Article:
Famine in Somalia

The horrendous images of starving multitudes, especially children in crisis-hit Somalia, have deluged the media since many days.

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Published: Thu 21 Jul 2011, 9:59 PM

Last updated: Mon 6 Apr 2015, 6:54 PM

Despite frantic efforts by international aid agencies to procure food for the thousands pouring in to relief camps daily, the situation is deteriorating rapidly. The United Nations has thus declared famine in two of Somalia’s worst hit areas of Lower Shabelle and Bakool in the South, a condition the country faced almost two decades back.

According to the UN, almost 3.7 million people that comprise half the Somalian population are in danger, of which an estimated 2.8 million are in the South. The problem facing the UN and other agencies is the inaccessibility of many areas because of the ongoing security situation with Al Qaeda-affiliated terror group Al Shabab. Though limited access to some areas was recently allowed, the situation remains tense and uncertain. The aid personnel face a high risk of being targeted by the group. Previously, in 2009, Al Shabab banned all foreign agencies from its territories. The aid agencies in the current circumstances face a bigger challenge of getting immediate aid and resources across in the shortest possible time. The continuing drought and outbreak of infectious disease is a constant worry and is expected to escalate over the next two months unless significant resources and aid is not provided to many areas currently out of reach. The UN has estimated the need of at least $300 million to address the famine over the next 60 days. While this figure may not be astronomical given the extent of the famine and hunger crisis that has gripped East Africa, the problem is on how to procure the funds and resources in enough time to reverse the tide.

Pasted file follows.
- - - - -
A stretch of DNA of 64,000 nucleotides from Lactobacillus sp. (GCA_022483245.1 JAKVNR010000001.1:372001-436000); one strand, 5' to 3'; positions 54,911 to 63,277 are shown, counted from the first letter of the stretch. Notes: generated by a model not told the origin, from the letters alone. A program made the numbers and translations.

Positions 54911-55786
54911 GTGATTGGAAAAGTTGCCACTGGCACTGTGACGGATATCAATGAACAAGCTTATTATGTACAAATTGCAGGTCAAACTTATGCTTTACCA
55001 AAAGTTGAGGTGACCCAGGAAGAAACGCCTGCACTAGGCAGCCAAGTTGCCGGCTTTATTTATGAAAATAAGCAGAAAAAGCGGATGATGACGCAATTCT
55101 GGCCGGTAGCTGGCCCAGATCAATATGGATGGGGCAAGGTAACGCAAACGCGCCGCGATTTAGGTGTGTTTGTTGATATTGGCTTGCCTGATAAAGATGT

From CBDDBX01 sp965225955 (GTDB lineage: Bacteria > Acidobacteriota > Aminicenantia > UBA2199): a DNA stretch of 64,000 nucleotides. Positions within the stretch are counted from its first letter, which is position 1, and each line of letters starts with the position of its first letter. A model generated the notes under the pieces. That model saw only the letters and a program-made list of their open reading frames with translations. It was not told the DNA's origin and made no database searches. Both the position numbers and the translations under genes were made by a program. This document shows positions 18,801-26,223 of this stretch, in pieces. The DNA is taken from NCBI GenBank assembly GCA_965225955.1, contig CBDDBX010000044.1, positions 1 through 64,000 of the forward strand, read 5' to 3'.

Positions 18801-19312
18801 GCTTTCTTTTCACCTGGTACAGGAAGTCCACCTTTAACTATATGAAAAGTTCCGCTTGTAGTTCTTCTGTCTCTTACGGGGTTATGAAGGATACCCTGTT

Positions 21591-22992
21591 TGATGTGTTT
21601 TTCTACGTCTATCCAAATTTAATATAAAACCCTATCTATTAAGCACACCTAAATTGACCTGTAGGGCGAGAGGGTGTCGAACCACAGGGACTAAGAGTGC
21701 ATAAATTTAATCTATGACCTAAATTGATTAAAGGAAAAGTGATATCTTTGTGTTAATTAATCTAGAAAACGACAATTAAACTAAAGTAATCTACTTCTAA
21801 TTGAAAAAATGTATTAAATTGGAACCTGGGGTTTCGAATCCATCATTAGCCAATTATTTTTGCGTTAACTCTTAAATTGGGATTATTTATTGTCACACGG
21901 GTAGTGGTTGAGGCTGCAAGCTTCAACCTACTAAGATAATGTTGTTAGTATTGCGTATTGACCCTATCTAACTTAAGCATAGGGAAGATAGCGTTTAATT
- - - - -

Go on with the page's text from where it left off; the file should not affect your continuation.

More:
The response made so far by many European and developed states reflects a shocking apathy and callousness. In the words of the UK Secretary of State for International Development, Andrew Mitchell, the response of the West has been “derisory and dangerously inadequate”. While preoccupations with the widening European economic crisis, the US debt crisis and military engagement in Libya are understandable, do these justify the way the African drought crisis is being dealt with by those states that have the resources and funds to create enough of an impact to stall the crisis? Every individual state’s diverting of even miniscule amounts to the net total estimated by the UN can easily help. Pledges and promises may sound impressive but the time to act is now. Unless the world body acts immediately, it may be too late.

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